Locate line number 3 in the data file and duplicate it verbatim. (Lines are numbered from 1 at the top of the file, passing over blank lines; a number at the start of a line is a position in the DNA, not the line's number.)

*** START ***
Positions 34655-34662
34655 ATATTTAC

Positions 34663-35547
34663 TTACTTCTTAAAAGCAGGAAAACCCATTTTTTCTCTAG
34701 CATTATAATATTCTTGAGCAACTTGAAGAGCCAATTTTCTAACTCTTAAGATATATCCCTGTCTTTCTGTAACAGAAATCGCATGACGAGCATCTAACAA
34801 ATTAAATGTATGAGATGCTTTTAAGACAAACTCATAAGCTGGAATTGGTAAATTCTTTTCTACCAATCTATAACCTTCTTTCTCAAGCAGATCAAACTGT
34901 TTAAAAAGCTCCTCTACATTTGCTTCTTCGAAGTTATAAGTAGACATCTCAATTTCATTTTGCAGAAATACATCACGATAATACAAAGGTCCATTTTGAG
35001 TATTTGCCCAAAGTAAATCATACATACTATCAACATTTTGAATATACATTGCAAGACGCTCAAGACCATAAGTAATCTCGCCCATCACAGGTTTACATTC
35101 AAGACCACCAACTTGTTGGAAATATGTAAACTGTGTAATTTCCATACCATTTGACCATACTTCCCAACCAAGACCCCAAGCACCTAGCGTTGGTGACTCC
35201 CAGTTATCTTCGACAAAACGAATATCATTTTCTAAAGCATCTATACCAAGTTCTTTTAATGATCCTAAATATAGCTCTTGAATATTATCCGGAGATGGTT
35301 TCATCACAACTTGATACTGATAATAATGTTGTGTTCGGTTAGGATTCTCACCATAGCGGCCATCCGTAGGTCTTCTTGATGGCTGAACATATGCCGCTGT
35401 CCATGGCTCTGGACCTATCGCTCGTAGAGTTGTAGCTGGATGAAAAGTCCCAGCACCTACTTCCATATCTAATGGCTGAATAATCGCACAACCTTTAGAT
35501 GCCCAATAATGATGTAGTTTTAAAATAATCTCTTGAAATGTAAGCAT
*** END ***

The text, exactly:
Positions 34663-35547